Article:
BWW Review: NEEDLES AND OPIUM Showcases High Level of Creativity at Kennedy Center
The Kennedy Center's Spotlight on Directors series, curated by Alicia Adams, gets off to a strong start with Robert Lepage's NEEDLES AND OPIUM. Produced by Canada's Ex Machina - a multidisciplinary company that Writer/Director Lepage founded in 1994 - the play explores how pain informs artistic creativity. At the same time, it considers the power of addiction, both to love and illicit substances.
Three individuals, separated by geographic space and sometimes time, grapple with addiction. French writer and filmmaker Jean Cocteau depends on opium. American jazz musician Miles Davis is addicted to heroin. This addiction, and the pain they deal with in their lives, informs their artistic and/or creative pursuits. Years later, a man from Quebec travels to a historic hotel in Paris to forget a terrible breakup he had and recalls Mr. Cocteau and Mr. Davis' struggle with addiction of a different sort. Images and sounds from their highly-lauded work fill his hotel room and we're instantly transported to their worlds.
According to the program notes, NEEDLES AND OPIUM was first produced twenty years ago, but this new production includes some new elements, including new scenography (Carl Fillion), original images (designed by Lionel Arnould), and a talented acrobat (Wellesley Robertson III, portraying, among others, Miles Davis). While not specifically stated as new, Jean-Sébastien Côté's enchanting music and sound design work is also prominently featured. These technical elements, and how they seamlessly work together to create a magical and beautiful picture onstage and an immersive theatrical experience, are reason enough to see the show. As there are two more performances, I won't spoil the myriad of illusions that Lepage and his team include in the production, but suffice it to say that - production-wise, this show is unlike any other I've seen come through this illustrious arts center in years.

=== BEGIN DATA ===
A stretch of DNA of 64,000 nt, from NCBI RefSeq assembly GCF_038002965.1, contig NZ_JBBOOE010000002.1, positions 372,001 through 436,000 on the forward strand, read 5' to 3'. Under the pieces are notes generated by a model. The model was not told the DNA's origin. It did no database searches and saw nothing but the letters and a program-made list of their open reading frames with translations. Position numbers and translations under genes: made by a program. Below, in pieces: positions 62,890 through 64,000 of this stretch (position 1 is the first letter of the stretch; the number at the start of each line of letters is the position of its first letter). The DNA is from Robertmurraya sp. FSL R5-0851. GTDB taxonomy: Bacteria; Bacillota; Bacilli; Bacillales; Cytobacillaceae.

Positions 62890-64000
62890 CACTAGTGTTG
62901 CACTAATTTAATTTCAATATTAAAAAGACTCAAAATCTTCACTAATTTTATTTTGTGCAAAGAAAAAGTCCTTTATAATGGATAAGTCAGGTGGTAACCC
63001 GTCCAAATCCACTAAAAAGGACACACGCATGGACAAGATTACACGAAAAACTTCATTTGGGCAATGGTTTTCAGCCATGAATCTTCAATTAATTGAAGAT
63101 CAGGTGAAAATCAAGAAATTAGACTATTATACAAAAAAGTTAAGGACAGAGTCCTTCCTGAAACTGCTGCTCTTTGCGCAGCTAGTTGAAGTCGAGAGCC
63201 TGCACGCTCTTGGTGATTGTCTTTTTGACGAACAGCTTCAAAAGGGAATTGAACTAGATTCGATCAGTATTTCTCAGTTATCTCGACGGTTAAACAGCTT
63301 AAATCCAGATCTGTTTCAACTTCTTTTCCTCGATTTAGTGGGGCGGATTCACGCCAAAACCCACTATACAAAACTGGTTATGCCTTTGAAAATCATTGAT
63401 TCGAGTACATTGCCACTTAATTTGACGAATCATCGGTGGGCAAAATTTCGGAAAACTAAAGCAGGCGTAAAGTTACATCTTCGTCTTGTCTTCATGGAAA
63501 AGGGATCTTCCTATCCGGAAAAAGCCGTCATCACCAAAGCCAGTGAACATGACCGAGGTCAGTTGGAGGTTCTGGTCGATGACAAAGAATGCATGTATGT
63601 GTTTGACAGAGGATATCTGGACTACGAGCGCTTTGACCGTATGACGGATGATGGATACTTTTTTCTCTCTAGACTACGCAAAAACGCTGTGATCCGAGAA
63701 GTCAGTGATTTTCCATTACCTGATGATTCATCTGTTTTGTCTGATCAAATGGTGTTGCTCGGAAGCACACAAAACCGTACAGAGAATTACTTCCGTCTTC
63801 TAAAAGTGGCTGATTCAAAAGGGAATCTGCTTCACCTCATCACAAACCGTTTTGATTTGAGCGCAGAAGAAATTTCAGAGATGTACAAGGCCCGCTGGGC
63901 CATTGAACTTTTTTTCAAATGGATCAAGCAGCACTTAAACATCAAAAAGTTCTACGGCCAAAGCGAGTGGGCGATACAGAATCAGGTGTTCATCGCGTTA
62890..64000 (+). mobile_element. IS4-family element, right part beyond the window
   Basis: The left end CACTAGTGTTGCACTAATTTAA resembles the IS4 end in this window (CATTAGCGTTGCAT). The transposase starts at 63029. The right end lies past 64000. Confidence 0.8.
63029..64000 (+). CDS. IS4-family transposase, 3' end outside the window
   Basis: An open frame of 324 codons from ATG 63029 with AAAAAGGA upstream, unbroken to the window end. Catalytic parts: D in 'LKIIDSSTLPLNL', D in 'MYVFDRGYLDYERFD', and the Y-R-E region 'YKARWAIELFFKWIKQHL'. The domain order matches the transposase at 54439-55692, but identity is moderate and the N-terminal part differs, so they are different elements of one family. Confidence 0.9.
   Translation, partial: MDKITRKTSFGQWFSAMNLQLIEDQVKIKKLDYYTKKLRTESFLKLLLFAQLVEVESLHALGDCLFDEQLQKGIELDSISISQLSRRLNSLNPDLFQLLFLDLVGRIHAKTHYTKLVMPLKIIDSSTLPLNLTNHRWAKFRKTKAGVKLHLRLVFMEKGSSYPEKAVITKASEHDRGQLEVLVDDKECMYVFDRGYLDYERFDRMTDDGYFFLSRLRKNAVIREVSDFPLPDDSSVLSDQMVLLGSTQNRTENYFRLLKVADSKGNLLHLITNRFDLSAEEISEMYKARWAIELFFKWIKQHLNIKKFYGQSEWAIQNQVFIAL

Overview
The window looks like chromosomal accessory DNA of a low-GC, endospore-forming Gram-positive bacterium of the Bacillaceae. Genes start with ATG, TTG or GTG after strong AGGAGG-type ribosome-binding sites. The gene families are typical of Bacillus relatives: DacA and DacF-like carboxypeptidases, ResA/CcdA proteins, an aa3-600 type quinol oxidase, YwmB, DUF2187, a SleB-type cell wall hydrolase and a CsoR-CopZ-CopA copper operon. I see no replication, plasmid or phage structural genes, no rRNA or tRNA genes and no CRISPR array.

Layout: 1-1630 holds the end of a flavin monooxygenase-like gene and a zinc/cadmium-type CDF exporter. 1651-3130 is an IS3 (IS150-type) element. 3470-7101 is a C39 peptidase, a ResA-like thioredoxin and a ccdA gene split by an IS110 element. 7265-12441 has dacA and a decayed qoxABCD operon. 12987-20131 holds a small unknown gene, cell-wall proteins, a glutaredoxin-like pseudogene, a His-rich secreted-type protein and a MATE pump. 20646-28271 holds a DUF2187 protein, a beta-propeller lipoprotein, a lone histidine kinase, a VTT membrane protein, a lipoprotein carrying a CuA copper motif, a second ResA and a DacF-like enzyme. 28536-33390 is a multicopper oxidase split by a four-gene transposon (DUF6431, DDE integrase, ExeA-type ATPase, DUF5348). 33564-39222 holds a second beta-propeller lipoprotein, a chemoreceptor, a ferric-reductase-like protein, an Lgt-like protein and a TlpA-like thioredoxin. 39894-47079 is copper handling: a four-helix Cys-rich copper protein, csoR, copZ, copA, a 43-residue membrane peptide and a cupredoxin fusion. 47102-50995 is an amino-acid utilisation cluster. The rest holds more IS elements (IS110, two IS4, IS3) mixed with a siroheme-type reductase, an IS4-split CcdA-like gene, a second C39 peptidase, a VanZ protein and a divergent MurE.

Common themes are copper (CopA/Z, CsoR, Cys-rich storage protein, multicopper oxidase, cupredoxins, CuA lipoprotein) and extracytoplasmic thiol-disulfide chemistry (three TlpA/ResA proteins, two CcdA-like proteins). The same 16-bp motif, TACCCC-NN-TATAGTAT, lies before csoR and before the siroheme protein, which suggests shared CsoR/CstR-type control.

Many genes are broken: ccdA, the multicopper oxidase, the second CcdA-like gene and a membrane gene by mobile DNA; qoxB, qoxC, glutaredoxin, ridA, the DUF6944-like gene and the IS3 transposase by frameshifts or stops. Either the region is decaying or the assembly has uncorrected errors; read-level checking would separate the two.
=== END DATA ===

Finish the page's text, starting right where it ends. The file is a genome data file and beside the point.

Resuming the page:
However, it's important to stress that the technical creativity we see is not just for the sake of technical creativity. As much of the story deals with the power of art and emotions of all kinds, the technical elements bring the audience into what each character is feeling and the world they inhabit. At the center of it all is a wonderful performance by Olivier Normand as both the lonely man and Jean Cocteau. Whether on the ground or in the air (yes, you read that right), he demonstrates his uncanny ability to use all of the tools at his disposal - including a tremendous ability to interpret meaningful text in a natural way - to bring us into his characters' world filled with darkness and despair. It's a tour-de-force performance that must be seen.
While there are some slow moments in the 95-minute production, text-wise, there's enough to retain interest at all times due to the polished creativity on display.
NEEDLES AND OPIUM began performances on March 16, 2017 at The John F. Kennedy Center for the Performing Arts in Washington, DC and has two more performances today, March 18. For tickets, call the box office at 202-467-4600 or purchase them online. Running Time: 95 minutes with no intermission.
Photo: Olivier Normand picture; courtesy of Kennedy Center Press Office